Keep in mind one thing. Chryssalid uses the suffix -id, which essentially denotes possession or belonging. My interpretation to this is that the Chryssalid is born MUCH like a chrysalis, i.e, by hatching from a cocoon, so it means something like "that which comes from a chrysalis" or "that which makes chrysalis". A similar noun+suffix compound could maybework in your language too.

Re: The new system can be destructive for the translation!
« Reply #22 on: September 06, 2014, 10:32:19 pm »
I previously proposed a switch to Transifex. It operates similarly to GetTranslate, the main difference being there is no voting system whatsoever.

Or use Crowdin :P

Offline Sturm

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Re: The new system can be destructive for the translation!
« Reply #23 on: September 07, 2014, 12:01:00 am »
@Sturm: There are pros and cons. I played UFO in English for many years, so personally, I do not need a Polish translation at all. However, not everyone is enough fluent in English, and may just want to understand some details, e.g. in the ingame Ufopedia, for curiosity (I know such people). So, don't be egoistic, think of others as well. Besides, the original game was available in 3 languages from the very beginning. If in 3, why not in 30? English is a kind of modern Esperanto, OK, but why national languages should be worse? I only wish the translation should cost less time and effort. But it does... hence this discussion.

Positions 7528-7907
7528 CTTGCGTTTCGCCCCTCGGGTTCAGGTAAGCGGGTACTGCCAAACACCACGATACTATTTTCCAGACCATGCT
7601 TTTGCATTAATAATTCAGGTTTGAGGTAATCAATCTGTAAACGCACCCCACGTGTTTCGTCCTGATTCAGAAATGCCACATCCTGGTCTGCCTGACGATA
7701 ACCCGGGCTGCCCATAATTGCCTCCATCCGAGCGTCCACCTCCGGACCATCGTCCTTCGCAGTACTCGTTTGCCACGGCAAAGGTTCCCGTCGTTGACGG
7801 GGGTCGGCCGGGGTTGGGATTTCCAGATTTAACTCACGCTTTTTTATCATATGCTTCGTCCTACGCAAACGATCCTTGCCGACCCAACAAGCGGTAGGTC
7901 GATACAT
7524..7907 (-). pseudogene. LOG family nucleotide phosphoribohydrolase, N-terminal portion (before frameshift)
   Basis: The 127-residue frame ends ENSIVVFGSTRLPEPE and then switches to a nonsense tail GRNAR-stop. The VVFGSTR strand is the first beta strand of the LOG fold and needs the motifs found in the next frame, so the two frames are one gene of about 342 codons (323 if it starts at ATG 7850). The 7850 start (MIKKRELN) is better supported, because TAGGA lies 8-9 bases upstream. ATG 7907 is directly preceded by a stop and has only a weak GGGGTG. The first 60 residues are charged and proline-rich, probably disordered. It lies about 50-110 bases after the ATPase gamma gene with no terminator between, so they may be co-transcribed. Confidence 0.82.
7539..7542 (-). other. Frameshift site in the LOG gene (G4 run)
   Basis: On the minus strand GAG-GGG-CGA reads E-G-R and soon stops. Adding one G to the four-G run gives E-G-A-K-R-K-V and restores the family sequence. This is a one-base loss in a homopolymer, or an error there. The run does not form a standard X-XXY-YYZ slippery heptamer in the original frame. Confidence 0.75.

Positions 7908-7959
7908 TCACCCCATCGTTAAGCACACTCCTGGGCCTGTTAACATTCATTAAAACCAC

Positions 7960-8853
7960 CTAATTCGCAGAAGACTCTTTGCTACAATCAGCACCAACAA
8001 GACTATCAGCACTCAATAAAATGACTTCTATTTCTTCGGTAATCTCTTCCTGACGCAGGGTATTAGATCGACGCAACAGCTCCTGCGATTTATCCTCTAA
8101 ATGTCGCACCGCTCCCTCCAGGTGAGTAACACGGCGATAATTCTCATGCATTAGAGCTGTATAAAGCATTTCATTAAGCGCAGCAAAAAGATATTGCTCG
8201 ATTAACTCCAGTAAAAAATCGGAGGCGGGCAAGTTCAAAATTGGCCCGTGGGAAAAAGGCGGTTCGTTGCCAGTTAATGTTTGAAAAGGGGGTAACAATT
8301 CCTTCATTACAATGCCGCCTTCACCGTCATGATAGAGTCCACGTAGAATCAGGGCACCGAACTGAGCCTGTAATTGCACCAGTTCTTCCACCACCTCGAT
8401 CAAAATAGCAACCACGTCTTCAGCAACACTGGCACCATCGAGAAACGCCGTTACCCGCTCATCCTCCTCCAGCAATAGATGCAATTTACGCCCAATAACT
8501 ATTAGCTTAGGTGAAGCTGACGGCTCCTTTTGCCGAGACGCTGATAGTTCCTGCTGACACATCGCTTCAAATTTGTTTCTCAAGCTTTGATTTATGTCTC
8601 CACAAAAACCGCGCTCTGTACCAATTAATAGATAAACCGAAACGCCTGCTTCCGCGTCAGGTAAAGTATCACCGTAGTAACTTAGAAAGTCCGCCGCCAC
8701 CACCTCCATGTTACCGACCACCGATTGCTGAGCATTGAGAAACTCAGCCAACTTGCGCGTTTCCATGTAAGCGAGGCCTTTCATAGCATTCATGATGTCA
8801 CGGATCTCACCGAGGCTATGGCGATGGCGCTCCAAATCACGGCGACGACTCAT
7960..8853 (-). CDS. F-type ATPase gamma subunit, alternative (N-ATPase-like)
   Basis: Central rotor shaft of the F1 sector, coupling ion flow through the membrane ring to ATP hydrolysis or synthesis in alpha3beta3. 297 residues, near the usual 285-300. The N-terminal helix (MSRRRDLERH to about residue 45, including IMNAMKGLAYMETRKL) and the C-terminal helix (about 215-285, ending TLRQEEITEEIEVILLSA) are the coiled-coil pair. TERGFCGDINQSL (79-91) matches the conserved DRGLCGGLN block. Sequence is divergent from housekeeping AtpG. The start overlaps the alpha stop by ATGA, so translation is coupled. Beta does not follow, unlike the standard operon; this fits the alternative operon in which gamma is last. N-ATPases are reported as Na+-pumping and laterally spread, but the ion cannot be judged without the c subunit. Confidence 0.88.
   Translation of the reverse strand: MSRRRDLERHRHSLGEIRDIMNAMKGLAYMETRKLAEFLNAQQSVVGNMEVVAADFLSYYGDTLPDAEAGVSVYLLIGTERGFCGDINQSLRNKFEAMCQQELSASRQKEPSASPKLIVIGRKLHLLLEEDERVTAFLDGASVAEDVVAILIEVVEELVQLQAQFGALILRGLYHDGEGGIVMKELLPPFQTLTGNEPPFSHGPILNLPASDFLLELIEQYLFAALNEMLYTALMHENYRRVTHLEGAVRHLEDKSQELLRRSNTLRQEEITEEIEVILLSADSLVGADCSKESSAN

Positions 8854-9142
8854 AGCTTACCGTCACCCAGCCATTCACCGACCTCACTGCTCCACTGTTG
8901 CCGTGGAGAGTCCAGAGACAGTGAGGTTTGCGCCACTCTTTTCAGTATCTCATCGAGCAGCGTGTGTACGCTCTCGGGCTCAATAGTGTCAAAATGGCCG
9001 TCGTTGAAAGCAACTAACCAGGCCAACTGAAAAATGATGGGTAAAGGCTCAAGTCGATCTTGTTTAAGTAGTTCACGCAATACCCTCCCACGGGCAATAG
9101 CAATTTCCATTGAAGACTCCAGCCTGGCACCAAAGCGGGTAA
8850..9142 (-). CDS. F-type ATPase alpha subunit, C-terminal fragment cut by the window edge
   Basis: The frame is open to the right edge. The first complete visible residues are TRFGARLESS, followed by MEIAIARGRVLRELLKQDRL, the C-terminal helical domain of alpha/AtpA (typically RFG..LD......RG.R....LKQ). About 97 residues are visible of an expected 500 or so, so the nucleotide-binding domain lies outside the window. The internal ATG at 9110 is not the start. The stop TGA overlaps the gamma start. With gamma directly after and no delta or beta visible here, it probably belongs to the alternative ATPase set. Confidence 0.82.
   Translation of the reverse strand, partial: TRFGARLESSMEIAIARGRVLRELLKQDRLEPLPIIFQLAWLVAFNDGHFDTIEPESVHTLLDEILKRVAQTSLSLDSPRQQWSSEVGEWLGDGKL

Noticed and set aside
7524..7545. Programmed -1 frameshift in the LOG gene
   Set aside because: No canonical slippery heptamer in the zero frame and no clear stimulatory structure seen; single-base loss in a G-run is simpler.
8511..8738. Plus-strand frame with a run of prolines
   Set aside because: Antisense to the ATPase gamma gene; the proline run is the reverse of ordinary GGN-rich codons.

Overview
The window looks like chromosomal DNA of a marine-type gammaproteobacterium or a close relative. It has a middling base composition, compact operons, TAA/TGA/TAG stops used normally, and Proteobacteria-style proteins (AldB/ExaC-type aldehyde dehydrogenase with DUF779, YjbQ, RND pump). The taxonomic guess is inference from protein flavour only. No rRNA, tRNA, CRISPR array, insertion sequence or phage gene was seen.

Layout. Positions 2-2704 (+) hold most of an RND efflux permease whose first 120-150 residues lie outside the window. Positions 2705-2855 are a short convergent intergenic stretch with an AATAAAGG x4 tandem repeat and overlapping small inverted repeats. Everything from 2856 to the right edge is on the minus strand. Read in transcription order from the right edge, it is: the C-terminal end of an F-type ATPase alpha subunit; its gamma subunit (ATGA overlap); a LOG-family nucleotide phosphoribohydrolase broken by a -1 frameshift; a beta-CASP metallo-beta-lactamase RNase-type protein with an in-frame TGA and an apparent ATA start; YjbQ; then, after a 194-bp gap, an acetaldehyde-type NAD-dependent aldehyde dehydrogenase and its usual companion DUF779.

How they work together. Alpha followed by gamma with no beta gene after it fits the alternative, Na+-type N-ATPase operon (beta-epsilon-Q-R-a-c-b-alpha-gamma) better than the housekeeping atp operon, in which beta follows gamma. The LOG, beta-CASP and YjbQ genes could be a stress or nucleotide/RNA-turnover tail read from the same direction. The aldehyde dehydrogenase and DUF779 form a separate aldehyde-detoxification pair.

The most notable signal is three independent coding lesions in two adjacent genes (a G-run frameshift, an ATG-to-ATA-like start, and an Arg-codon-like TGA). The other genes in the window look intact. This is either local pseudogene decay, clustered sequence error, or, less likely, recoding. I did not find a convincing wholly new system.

I'm thinking of others. Game translations have created a generation of people who learn English in multiple schools and still can't use it. Reading stuff in the language one learns (with help of a dictionary) is a great way of increasing ones vocabulary.

OK, but why national languages should be worse?
Because they aren't the language in which the work was written? Not to mention that apparently translators may be too busy pushing their own agenda to faithfully translate the work.

You are right and wrong with the term "karabin szturmowy" (anyway, there is no even the least reason for capitalizing it, such a spelling manner looks like littering our language with foreign spelling customs). Indeed, the newest norm does not have it. Such a term can be met in the literature, however (so, you are wrong thinking there is not such a military term). As it is absent in the norm, and at the same time it is a word-for-word translation of the international term, we may call it popular. Terminological (military, industry etc.) norms, unlike the orthographic norms (or to some degree, language or orthoepic norms) needn't be the one and only law. All depends if a term inconsistent with the norm is widely used or not.

On the other side, I understand that for a person who deals with military things, using an unnormative terminology may be thorny.